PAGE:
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Emergent Adulthood | Kids Count

The legal definition of the age of majority or being able to vote and sign contracts is 18 years of age. But the definition of adulthood is defined more broadly by most Americans.

Most would proffer that adulthood begins when a person moves out of their parents’ home and no longer relies on them for financial support. So often I hear people in the 20 to 29 year old age range being criticized for their apparent dependency and extended financial reliance on their parents.

According to Jeffery Jensen a researcher at Clark University, “20-something’s today are very different than their parents or grandparents.” Many of these young people are staying in education longer and are seeking more advanced degrees. Many years ago a person with a bachelor’s degree was considered highly educated now that equivalent is probably a master’s degree.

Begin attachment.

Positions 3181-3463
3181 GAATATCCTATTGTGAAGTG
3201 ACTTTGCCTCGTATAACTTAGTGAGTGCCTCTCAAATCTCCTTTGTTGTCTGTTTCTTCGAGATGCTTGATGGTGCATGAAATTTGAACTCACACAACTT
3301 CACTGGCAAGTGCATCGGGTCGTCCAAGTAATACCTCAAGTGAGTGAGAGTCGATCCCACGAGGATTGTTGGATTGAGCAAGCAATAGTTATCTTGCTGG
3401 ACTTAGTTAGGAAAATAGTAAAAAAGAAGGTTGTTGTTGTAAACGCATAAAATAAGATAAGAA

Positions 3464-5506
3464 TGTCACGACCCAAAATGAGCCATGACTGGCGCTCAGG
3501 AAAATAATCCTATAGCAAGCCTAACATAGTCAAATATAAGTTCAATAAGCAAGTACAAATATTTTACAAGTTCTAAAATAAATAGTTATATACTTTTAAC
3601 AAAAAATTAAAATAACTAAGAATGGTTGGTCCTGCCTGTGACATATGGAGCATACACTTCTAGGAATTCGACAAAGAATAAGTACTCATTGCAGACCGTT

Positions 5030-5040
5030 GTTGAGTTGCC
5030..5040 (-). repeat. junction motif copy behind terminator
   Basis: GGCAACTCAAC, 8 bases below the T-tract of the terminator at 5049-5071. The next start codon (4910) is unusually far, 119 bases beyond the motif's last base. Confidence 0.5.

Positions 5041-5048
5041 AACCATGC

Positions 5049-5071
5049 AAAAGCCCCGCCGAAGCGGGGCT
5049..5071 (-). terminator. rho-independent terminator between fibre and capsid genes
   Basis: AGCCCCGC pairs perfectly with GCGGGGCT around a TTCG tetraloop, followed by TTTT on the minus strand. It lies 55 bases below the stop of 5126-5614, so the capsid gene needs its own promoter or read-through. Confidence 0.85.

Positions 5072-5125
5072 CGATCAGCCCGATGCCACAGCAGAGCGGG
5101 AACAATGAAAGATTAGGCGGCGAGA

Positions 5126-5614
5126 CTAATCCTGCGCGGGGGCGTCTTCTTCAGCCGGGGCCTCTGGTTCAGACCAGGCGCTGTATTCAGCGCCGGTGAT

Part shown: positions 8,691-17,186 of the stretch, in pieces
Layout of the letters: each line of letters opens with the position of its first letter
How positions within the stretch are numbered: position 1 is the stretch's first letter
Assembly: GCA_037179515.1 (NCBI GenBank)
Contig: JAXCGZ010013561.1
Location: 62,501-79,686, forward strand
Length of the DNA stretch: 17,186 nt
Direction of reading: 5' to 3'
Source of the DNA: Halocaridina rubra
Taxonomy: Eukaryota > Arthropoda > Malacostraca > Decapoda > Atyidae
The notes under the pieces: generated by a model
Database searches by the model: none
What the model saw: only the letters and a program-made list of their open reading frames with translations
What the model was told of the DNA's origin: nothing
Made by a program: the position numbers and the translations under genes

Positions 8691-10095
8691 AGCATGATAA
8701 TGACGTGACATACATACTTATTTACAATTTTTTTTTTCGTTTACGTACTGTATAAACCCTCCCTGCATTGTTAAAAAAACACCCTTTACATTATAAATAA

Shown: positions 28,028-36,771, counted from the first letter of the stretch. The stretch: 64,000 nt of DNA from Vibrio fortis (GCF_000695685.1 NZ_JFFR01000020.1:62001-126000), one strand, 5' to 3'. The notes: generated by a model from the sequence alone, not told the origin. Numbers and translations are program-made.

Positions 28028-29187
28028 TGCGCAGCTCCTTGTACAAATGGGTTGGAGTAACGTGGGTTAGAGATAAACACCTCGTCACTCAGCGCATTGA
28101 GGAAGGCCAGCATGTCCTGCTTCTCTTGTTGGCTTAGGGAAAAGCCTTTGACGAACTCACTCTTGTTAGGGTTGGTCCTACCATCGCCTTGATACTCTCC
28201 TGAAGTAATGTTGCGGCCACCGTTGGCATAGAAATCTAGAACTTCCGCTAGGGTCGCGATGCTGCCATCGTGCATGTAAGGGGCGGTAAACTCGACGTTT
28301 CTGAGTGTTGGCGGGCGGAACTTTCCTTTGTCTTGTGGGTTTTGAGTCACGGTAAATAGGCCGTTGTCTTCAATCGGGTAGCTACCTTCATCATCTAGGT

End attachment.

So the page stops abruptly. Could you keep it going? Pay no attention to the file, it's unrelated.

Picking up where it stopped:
People are getting married much later in life as a rule, twenty seven years of age for women and twenty nine years of age for men. Women are having children later and are settling down much later than previous generations. Many 20-something’s are unable to get full time, life sustaining jobs and as a consequence continue to be dependent on parents for money and other support such as a place to live, a car or healthcare insurance.

New words are being used to describe these new societal changes such as “extended adolescence or delayed adulthood.” “Boomerang Children,” is another phrase to describe children that go off to school or work but end up back at home because of heavy student loans, no job or a combination thereof.

Some Americans are frustrated with this generation and view these developments negatively and assign blame to this generation and feel that they “just need to stand on their own two feet and grow up.” So what is the upside of this apparent delay in development toward adulthood? During the time of the “emerging adult” there will be time to experience many different jobs which may help the individual to end up in a job that is based on experience and like rather than just needing a job. This emergent period will also allow individuals to explore different relationships so that when they are ready to settle down they will have enough experience to make a good and well-reasoned decision about one of life’s most important decisions.

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